The owl I saw on the hike in seemed like a good omen, though I can't claim being clever enough to outsmart the few trout that were landed. Truth is I was just lucky. Again. The biggest accomplishment of the morning was just making it to the stream. After a fairly easy jaunt through the balsams and spruce I had to cross the old (mostly) dry beaver meadow through waist-deep swamp grasses hiding the many bone-breaking holes and tangles of sticks and logs of past beaver workings. Slow going for sure, but thankfully it was cool enough to wear a jacket and a welcome breeze helped ward off the mosquitoes.
There was no discernible hatch on the water, nothing to indicate a pattern to try, but I knew I'd start with a dry fly. A long time ago an old time brook trout specialist told me to add a little red to my trout flies, and so the Dark River was created. It's really nothing special but a pretty generic mayfly imitation with a bit of red floss added as a tail. It could be a purist's disdain, but it's caught many local brookies as well as browns and rainbows in Minnesota's driftless area. But it wasn't working this day.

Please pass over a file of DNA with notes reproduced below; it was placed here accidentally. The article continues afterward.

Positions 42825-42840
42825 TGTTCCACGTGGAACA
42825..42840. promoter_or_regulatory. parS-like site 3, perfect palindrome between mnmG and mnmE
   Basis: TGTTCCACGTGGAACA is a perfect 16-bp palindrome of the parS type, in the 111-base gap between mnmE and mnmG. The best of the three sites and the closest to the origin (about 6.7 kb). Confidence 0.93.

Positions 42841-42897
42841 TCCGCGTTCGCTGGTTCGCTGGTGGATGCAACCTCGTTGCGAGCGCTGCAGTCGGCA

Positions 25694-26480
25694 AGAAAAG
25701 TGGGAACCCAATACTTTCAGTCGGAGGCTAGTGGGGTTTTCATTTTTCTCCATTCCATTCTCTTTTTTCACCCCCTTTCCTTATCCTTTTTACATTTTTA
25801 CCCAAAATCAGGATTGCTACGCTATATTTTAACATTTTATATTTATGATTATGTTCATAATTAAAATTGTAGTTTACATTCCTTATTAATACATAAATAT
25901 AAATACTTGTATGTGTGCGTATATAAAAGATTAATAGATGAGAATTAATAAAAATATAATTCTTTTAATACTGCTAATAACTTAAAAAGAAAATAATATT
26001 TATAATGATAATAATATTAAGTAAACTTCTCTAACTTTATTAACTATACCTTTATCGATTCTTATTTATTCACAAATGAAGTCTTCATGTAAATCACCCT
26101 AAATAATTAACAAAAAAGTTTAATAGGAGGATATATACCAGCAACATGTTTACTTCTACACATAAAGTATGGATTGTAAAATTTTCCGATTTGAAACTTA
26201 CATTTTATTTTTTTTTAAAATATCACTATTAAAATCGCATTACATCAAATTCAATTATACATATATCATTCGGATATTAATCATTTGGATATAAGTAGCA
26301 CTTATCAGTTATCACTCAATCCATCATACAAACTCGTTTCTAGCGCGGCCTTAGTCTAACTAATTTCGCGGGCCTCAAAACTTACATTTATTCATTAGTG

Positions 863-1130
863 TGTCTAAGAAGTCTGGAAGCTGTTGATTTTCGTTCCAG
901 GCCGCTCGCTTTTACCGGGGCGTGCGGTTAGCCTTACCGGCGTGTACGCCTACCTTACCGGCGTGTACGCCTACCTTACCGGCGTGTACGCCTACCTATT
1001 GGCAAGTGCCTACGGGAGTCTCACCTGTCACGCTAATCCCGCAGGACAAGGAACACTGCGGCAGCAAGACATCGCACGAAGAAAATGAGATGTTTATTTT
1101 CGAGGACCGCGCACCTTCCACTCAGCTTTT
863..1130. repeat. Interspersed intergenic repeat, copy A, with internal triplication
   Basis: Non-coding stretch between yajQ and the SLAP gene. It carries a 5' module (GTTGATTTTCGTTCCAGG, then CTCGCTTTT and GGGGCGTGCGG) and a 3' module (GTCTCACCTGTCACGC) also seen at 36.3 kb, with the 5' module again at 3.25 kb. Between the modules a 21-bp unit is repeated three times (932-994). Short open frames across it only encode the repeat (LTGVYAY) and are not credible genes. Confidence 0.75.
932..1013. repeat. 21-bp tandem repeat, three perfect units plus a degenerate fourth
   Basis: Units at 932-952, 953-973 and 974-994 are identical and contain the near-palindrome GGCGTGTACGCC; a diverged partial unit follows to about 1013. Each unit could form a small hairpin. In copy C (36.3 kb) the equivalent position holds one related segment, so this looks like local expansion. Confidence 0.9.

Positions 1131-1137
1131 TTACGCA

I had seen a few grasshoppers on the way in, so a white post parachute hopper was given a chance. These little brookies are not tentative fish. They don't rise from the depths to look over a fly and, if satisfied, sip it in. No, these brave and unsophisticated fish rocket up from the bottom of the pool and hit with abandon if they like what's offered.
The hopper worked, with a blurry photo for proof, but let's see what else will, too. A western style #14 elk-hair caddis was next and brought a strong strike on the second cast! Another pretty brookie in the net. A couple more on the surface before the high sun had me sweating and I realized several hours had gone by. Several fine hours.